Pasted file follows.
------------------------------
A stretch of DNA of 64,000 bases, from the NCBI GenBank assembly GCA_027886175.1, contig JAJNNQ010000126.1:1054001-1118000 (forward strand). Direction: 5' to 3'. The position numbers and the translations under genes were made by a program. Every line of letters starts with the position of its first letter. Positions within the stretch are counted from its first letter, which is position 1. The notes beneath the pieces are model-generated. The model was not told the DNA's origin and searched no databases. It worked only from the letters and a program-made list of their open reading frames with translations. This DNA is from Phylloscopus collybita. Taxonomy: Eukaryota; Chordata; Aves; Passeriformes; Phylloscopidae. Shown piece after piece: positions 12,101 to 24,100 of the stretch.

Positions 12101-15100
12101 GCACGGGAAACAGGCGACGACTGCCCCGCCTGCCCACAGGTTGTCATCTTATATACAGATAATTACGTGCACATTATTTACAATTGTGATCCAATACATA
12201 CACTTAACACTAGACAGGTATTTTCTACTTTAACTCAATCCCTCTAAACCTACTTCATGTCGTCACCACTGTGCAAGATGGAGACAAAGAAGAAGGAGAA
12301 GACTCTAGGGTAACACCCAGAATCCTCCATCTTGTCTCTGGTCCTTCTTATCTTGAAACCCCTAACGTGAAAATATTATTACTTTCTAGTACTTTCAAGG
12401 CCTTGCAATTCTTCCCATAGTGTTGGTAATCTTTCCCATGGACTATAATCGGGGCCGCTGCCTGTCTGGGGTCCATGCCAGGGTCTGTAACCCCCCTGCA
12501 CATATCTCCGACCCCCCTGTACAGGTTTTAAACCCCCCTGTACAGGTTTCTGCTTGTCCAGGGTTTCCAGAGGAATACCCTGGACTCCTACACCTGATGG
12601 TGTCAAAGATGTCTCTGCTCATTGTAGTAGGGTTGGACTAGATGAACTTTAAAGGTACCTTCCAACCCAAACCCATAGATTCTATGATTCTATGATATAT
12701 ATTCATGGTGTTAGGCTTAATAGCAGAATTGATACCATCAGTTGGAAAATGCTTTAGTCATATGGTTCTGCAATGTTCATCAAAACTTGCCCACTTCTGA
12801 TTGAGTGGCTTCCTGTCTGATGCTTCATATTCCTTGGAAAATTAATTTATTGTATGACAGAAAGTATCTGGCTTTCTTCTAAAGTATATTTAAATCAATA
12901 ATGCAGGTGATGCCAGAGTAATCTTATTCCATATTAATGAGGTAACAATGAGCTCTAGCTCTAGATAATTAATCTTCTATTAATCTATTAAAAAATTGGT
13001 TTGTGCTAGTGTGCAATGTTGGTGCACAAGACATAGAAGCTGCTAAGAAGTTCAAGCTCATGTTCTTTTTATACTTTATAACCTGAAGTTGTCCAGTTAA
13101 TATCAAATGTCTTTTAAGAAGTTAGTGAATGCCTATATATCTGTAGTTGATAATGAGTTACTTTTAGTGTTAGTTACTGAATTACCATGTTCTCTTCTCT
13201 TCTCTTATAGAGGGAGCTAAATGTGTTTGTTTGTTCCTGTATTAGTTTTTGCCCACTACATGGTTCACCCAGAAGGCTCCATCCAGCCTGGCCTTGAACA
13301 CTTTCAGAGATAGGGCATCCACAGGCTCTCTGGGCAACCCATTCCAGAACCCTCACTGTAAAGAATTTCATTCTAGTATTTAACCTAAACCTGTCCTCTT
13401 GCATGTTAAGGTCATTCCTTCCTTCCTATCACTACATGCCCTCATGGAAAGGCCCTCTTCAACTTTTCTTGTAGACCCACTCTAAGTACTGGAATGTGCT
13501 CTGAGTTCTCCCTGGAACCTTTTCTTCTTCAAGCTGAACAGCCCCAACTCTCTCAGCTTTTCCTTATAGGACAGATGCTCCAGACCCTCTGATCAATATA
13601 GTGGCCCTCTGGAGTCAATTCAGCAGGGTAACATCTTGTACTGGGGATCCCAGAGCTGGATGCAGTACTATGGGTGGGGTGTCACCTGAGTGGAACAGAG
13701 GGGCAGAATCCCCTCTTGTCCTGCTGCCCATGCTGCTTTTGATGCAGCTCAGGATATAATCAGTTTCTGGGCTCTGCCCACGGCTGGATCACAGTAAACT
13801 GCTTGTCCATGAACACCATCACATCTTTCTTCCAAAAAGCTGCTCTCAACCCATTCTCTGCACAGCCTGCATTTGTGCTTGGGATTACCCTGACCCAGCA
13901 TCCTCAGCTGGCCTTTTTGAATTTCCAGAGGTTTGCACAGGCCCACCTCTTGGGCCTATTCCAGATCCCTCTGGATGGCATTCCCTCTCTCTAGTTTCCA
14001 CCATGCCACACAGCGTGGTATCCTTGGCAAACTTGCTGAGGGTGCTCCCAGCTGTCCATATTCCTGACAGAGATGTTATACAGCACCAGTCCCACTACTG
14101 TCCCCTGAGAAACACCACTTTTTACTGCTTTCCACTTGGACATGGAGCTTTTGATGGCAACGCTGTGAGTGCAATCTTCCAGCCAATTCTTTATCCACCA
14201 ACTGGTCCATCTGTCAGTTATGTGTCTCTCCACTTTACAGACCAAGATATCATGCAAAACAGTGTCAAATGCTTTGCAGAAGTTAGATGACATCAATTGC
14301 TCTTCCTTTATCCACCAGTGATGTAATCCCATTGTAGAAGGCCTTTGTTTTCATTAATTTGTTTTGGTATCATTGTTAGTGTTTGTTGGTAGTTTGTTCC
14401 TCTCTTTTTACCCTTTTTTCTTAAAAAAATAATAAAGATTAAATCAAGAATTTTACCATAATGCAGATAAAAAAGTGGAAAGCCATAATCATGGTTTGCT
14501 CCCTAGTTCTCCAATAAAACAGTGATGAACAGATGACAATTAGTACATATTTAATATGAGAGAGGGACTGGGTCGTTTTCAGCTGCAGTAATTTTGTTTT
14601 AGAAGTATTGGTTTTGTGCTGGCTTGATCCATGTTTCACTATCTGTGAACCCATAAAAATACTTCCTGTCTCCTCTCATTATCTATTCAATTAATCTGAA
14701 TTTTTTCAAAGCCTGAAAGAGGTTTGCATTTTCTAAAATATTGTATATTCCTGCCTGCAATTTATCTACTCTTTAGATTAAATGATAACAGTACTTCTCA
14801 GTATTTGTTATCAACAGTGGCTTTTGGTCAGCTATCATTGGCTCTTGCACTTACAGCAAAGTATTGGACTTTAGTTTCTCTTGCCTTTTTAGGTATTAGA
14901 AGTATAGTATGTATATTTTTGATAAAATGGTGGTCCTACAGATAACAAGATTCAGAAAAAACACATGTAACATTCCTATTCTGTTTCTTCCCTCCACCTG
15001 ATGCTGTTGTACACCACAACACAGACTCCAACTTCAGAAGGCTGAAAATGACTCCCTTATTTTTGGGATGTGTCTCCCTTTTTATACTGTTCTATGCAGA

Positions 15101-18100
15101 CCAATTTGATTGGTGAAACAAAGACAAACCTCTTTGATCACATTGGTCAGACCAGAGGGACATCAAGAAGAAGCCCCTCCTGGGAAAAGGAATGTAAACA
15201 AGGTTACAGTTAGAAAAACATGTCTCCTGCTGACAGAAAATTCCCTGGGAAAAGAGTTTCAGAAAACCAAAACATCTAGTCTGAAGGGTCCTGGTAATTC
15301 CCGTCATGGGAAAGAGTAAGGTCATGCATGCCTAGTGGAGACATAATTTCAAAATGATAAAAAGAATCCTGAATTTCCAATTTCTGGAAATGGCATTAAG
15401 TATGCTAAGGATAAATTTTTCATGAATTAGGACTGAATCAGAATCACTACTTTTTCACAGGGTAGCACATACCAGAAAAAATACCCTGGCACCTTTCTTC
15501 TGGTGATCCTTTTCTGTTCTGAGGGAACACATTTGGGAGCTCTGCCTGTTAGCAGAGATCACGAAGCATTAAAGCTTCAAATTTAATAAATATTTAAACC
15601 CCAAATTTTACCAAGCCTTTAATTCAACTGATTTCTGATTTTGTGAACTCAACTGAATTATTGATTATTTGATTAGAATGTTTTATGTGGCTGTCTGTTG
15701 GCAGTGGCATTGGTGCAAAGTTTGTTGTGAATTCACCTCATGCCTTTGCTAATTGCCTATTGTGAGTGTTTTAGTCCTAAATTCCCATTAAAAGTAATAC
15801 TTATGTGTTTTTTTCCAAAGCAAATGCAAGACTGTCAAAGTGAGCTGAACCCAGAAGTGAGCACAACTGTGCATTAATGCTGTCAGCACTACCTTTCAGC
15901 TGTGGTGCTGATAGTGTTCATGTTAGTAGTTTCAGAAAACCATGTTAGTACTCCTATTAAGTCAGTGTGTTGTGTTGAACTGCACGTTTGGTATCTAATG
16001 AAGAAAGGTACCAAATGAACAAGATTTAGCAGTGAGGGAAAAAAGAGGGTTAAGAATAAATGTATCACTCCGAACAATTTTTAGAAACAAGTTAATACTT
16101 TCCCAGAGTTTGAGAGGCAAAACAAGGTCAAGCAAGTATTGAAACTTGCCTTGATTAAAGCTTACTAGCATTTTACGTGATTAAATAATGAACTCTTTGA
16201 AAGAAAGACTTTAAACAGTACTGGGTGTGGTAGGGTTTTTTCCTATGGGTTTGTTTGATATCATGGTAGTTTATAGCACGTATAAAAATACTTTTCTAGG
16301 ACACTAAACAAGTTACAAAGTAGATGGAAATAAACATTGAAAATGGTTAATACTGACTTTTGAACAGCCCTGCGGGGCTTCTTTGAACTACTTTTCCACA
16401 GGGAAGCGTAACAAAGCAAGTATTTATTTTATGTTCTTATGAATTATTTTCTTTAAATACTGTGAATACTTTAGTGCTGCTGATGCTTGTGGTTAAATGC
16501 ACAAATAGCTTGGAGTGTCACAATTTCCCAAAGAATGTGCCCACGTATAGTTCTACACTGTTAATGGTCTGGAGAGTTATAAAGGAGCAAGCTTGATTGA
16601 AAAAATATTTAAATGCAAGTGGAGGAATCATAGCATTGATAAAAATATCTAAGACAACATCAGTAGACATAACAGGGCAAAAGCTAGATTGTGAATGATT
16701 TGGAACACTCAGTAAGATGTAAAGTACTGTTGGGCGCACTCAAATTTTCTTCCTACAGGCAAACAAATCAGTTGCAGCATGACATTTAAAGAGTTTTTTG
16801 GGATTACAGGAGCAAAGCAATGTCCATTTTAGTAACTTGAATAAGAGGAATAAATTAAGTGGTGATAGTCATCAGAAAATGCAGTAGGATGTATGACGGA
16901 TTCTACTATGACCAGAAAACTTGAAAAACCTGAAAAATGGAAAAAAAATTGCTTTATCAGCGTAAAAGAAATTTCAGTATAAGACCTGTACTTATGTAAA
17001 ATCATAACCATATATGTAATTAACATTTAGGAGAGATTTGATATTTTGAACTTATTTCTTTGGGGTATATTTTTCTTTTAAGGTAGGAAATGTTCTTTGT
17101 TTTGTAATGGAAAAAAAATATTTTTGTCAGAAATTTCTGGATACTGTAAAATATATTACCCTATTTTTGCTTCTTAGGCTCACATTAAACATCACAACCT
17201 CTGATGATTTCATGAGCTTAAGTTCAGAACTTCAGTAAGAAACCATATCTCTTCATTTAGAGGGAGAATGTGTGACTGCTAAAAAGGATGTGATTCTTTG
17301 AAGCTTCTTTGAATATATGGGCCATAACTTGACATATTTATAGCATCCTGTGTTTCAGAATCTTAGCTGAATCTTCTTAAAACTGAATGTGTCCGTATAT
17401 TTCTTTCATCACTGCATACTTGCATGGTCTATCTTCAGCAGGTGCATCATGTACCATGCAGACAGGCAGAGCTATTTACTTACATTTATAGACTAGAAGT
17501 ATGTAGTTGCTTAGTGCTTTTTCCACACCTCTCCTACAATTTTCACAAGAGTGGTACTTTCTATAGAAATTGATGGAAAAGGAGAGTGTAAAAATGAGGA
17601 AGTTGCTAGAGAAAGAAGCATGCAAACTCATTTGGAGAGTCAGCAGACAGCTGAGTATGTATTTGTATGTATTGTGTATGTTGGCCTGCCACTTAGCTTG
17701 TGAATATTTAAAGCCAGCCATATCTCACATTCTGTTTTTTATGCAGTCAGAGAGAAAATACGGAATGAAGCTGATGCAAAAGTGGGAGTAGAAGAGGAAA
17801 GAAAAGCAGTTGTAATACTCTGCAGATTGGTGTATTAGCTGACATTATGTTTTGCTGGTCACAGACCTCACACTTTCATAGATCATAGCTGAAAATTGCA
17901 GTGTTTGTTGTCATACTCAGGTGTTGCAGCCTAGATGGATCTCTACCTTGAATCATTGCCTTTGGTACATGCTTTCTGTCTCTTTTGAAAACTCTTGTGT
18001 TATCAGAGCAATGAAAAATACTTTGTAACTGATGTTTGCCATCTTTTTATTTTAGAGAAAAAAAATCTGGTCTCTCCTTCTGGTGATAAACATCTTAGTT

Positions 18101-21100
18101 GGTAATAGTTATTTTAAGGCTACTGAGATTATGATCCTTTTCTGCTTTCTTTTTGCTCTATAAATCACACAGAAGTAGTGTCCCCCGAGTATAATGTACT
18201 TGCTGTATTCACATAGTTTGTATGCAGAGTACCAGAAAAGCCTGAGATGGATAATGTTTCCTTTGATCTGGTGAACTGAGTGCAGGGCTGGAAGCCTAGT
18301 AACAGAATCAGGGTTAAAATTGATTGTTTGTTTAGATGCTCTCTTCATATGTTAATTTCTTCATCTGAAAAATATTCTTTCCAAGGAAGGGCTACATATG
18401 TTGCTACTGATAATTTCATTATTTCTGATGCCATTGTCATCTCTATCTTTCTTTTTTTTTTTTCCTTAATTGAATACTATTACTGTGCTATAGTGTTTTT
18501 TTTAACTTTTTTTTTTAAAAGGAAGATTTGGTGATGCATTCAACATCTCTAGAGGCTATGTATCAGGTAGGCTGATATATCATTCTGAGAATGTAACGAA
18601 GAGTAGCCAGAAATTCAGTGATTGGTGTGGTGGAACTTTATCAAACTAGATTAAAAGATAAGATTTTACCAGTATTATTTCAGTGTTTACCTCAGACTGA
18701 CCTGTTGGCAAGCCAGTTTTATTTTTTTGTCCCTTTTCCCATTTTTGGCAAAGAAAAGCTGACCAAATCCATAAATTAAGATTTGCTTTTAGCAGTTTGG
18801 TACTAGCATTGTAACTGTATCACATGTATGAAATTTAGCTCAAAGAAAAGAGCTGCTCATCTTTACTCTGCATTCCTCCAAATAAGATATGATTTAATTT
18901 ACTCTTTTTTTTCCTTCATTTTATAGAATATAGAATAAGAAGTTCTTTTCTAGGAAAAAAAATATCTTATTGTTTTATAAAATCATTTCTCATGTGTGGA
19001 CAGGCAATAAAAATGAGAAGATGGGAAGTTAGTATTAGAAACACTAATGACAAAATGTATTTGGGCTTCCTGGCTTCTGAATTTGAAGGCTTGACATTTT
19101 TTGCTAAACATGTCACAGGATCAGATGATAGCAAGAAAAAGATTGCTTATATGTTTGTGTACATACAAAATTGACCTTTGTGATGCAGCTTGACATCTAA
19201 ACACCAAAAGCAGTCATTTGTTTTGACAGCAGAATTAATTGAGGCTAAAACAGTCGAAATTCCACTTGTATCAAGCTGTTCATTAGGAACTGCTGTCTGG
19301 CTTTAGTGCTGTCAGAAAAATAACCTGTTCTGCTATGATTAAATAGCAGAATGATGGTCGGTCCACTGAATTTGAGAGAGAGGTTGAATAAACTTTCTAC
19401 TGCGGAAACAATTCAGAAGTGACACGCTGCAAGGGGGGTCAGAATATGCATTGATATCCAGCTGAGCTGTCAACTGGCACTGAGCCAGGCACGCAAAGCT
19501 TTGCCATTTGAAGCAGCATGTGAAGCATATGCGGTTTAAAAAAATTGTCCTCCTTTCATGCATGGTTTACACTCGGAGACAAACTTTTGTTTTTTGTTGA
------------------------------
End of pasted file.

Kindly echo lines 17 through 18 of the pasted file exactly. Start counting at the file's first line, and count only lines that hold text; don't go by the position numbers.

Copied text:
13501 CTGAGTTCTCCCTGGAACCTTTTCTTCTTCAAGCTGAACAGCCCCAACTCTCTCAGCTTTTCCTTATAGGACAGATGCTCCAGACCCTCTGATCAATATA
13601 GTGGCCCTCTGGAGTCAATTCAGCAGGGTAACATCTTGTACTGGGGATCCCAGAGCTGGATGCAGTACTATGGGTGGGGTGTCACCTGAGTGGAACAGAG